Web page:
Why folks love well-done steak

Steak debate
Steak debate. Photo credit: recipes.co.nz

A steak is a thick cut of meat generally sliced across the muscle fibers. It is normally grilled or fried. Steak can be diced, cooked in sauce or minced as found in hamburgers.

Well-done meat is the “most cooked” on the menu. It often has no pink or blood in the center and an excellent chef will make ordering well-done an enjoyable experience.

How do you cook a steak well?

Preheat an outdoor grill to high heat (about 500 degrees). Sear steaks for 3 minutes per side. Reduce the heat to medium-low and continue cooking with the lid closed until the steaks reach the desired level of doneness (130 degrees F for medium-rare).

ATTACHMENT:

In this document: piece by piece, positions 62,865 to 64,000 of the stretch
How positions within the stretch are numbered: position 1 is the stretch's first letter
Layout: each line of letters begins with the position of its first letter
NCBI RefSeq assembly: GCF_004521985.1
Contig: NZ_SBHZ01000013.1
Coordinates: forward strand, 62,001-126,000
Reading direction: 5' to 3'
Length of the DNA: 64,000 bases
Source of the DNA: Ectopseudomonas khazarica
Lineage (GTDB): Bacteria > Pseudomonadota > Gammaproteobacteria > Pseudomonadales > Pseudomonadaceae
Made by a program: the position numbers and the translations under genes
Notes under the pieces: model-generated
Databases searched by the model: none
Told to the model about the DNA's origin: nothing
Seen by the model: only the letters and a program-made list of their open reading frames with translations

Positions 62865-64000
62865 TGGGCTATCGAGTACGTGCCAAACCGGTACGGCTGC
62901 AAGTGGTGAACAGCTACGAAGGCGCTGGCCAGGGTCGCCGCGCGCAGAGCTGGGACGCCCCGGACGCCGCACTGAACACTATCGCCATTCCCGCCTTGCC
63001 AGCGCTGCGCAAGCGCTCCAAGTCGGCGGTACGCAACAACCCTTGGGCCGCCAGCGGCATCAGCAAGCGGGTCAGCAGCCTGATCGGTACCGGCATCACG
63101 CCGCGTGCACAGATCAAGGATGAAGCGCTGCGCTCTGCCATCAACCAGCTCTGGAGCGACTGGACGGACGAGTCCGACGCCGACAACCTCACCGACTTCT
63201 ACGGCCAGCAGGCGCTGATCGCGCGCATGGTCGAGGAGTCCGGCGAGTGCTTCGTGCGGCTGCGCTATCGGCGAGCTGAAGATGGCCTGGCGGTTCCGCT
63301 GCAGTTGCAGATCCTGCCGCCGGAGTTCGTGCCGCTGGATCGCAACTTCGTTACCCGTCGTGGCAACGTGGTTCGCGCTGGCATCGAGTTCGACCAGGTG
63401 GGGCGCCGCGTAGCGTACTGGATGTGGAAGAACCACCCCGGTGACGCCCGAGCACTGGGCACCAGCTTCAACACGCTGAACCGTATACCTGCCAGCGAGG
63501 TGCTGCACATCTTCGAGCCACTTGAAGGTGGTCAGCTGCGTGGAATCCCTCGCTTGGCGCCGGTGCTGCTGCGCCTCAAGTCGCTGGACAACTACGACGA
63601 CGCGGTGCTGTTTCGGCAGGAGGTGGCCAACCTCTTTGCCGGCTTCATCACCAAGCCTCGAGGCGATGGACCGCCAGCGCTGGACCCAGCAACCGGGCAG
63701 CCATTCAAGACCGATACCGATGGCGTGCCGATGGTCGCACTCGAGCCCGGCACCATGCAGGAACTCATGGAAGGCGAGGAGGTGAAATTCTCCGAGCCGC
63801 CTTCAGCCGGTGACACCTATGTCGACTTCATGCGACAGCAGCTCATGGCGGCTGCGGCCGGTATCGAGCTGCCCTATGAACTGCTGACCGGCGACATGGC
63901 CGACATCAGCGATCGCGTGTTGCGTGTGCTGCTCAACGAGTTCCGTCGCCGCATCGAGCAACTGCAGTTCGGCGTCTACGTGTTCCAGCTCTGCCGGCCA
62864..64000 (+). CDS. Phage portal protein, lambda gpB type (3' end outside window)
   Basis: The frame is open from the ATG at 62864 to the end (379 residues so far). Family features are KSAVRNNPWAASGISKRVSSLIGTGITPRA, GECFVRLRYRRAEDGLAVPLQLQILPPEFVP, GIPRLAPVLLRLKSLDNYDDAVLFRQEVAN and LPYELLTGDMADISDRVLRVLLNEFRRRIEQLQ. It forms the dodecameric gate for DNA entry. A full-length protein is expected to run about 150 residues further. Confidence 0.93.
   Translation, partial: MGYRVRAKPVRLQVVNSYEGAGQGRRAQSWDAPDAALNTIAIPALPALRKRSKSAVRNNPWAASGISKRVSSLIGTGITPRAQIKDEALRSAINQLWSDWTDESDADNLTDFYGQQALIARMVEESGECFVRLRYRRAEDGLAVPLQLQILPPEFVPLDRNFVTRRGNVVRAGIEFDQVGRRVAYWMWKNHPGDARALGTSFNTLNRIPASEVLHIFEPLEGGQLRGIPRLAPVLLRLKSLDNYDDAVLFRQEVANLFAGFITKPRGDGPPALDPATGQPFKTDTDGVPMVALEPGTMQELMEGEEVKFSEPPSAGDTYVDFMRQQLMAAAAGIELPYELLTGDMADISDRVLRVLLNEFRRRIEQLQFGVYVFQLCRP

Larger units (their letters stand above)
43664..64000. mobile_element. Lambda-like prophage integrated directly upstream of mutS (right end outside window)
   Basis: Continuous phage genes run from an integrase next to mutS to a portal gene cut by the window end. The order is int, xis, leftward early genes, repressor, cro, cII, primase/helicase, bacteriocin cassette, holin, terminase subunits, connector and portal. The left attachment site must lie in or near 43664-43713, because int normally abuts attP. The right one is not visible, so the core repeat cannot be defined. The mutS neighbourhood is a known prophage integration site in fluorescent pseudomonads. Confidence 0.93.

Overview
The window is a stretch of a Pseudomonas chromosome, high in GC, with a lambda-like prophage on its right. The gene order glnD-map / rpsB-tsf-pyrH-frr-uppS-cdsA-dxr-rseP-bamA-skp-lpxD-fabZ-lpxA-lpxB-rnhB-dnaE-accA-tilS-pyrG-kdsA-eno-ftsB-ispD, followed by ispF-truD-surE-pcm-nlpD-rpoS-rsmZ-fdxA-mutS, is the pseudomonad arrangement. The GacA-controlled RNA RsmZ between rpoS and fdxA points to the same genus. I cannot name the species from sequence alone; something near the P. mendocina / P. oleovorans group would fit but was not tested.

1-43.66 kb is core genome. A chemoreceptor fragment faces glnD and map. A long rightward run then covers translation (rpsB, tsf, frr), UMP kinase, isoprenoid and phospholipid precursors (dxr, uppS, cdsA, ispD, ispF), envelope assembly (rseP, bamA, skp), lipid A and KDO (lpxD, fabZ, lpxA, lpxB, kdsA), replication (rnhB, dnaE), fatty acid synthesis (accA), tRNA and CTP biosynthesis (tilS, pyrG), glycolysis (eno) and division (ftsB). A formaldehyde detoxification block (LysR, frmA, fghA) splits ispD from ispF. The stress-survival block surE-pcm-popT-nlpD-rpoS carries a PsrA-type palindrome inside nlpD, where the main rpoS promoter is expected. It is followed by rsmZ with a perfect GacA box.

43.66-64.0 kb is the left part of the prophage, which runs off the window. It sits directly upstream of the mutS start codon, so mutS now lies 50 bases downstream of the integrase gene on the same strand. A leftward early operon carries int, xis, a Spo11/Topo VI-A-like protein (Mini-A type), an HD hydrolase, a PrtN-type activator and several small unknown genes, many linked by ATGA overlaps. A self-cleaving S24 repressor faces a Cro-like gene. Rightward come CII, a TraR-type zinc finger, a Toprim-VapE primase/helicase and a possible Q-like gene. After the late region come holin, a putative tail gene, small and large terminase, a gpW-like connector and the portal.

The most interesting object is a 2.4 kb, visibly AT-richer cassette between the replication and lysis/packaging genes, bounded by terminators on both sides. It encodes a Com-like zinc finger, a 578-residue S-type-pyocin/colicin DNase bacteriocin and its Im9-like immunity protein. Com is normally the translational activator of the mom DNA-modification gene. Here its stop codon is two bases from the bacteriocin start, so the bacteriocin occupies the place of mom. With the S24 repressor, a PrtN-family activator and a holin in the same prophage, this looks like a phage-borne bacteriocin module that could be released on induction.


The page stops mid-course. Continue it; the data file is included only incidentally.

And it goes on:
Brush the steak with oil to prevent it sticking. You can toss in butter as well as thyme. Cook a 2cm-thick piece of steak for 2-3 minutes each side for rare, 4 minutes each side for medium, and 5-6 minutes each side for well-done.

Remember to rub salt and pepper all over the steak. You can also use your favorite steak rub. You can tenderize your steak by pounding – that is using a meat mallet (or kitchen mallet).

Most cuts of steak benefit from being salted up to an hour in advance of cooking, but especially for tougher cuts.

The Medium Rare and Well-done Steak Debate

Proponents of medium-rare steak say well-done steak runs the risk of heating the interior of the steak too much, hardening the muscle fibre which burns out the steak juices leaving you with a dry and tasteless chunk of meat.

For the medium-rare, they say the steak retains the best temperature since it maintains flavour and stops juices from drying out. The 25 degree temperature difference between medium-rare and well-done steak can make all the difference in how the meat tastes.


Well-done steak advocates contend it is safer to opt for this since it’s fully cooked. They also hate to see pink in their meat. So there you have it.


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